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Rajiv
04-22-09, 07:22 AM
Six recession-proof steps to becoming a natural entrepreneur (http://www.odemagazine.com/doc/62/recession-and-entrepreneurship/)


The economic news is the worst in at least a generation. What most people have done is cut personal spending, put off major purchases and try to pay off debts from the boom times. These are wise steps to take. But what should you be doing about your job in this economy? A recent report suggested working harder, updating your resumé and strengthening your networks. While these steps, too, are sensible, they’re steeped in “learned helplessness”—the perception that we have little or no control over a situation due to repeated failed attempts to exercise such control.

This perception of helplessness is reinforced by our society for all sorts of reasons. Employers want their employees to be loyal and obedient; schools and universities teach us we have to find a job or career working for someone else. Government programs to “combat unemployment” generally entail giving money and tax breaks to corporations in the naive belief that this will “trickle down” to the rest of us. So, conditioned by learned helplessness, we perceive ourselves as passive consumers, passive citizens and passive employees. The key to overcoming learned helplessness is realizing that we aren’t helpless, that we have more control over our situations and destinies than we’ve been led to believe.

Entrepreneurship need not be stressful, risky, expensive, lonely, exhausting or require great skills, ideas or self-confidence—a perception that’s reinforced by the mainstream media. Right now, when the economy is falling apart, is the best possible time to start your own enterprise, and doing so could propel you into work that’s more responsible, sustainable and joyful than what you’re doing now.

I spent more than a quarter-century with Ernst & Young, the big accounting firm, where I discovered a small group of entrepreneurs (I call them “natural *entrepreneurs”) who had found a better way to make a living. These natural entrepreneurs were resilient and recession-proof; their businesses thrived in good times and bad. They didn’t work that hard, and the people who worked for them never wanted to leave the company, even if they were offered more money elsewhere. They were responsive to their employees and customers and responsible to the places where they did business. They were sustainable both environmentally and economically. They were non-hierarchical, drawing on the wisdom of their employees, customers and community members to make decisions. And they didn’t need to grow bigger to succeed; they were content to grow better instead.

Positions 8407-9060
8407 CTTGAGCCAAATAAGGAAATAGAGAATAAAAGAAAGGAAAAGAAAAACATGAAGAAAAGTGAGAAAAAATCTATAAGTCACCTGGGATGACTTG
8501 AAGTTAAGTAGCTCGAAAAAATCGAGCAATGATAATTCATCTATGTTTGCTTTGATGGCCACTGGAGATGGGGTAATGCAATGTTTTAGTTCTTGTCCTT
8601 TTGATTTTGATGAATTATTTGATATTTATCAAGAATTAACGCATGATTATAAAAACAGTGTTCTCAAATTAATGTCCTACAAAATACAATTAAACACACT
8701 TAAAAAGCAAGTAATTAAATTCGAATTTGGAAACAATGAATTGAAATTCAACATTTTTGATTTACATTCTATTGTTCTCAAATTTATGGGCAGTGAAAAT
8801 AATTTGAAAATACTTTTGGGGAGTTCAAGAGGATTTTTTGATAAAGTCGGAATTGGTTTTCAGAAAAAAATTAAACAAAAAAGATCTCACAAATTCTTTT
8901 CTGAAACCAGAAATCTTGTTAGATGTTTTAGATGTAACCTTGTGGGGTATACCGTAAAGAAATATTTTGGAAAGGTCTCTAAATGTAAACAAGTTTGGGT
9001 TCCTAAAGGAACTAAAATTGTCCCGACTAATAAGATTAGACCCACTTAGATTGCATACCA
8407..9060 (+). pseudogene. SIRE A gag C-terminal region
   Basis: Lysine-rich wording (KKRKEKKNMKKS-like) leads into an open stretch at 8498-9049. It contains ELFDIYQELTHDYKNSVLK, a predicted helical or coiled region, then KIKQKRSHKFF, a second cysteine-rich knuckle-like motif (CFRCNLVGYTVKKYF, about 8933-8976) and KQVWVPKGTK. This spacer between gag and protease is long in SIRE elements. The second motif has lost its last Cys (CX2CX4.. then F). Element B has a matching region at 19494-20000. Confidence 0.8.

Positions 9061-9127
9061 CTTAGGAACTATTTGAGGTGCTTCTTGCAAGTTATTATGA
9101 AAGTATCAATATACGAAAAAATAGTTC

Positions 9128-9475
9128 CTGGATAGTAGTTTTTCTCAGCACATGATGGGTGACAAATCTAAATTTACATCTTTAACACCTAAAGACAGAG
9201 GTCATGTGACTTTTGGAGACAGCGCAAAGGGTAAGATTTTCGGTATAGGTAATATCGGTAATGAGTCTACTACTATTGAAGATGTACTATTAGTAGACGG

These natural entrepreneurs did six things differently from all the other stress-prone, boom-and-bust, struggling businesses that made up the majority of my clientele:
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Dave Pollard Discusses Finding Joy in Work on First Take Live

Dave Pollard, author of Finding the Sweet Spot: The Natural Entrepreneur's Guide to Responsible, Sustainable, Joyful Work, has a discussion with Dan Carter on First Take Live about finding joy at work by creating a job for yourself that hits your "Sweet Spot" by meeting three requirements: A job that makes use of your gifts - something you do uniquely well. A job that makes use of your passion. A job that lets your fill a need in the world that you care about.




<embed src="http://blip.tv/play/AfizcIaxCA" type="application/x-shockwave-flash" width="320" height="270" allowscriptaccess="always" allowfullscreen="true"></embed>

cindykimlisa
04-22-09, 03:51 PM
Pollard seems to be on target

Rajiv
04-23-09, 02:12 AM
Also Seth Godin's ideas on intentionally building communities (http://sethgodin.typepad.com/seths_blog/2009/04/intentionally-building-communities.html) dovetail very nicely into Dave Pollard's thoughts


If you think about the tribes you belong to, most of them are side effects of experiences you had doing something slightly unrelated. We have friends from that summer we worked together on the fishing boat, or a network of people from college or sunday school. There's also that circle of people we connected with on a killer project at work a few years go.

These tribes of people are arguably a more valuable creation than the fish that were caught or the physics that were learned, right?

And yet, most of the time we don't see the obvious opportunity--if you intentionally create the connections, you'll get more of them, and better ones too.